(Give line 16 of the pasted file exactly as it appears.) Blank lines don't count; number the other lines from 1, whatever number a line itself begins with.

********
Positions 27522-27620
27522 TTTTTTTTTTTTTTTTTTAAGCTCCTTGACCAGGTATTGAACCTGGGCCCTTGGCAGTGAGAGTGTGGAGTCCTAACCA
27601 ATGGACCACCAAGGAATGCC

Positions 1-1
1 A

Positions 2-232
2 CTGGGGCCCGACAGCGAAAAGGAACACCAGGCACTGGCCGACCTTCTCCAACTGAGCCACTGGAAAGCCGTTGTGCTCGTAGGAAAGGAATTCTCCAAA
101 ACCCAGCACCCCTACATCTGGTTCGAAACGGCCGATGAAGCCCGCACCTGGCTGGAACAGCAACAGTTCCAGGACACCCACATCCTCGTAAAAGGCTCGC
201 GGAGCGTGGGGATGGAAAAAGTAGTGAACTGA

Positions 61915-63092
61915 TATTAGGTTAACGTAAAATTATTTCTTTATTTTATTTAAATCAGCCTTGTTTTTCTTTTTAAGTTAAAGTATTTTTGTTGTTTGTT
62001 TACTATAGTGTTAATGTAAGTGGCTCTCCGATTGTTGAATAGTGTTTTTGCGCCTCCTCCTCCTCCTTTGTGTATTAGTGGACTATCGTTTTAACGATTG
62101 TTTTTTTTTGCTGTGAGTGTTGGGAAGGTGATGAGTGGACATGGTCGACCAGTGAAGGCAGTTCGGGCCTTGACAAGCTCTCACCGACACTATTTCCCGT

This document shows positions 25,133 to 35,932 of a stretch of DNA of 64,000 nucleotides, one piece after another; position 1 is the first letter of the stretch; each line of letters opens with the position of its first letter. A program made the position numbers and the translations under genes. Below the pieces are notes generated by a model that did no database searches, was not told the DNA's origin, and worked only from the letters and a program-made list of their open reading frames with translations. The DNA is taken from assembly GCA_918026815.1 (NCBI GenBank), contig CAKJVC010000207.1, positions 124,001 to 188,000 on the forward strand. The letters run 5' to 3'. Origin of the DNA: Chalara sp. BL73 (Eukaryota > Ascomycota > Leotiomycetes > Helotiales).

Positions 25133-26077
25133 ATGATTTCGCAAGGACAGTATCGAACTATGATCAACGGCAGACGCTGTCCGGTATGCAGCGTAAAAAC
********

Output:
25133 ATGATTTCGCAAGGACAGTATCGAACTATGATCAACGGCAGACGCTGTCCGGTATGCAGCGTAAAAAC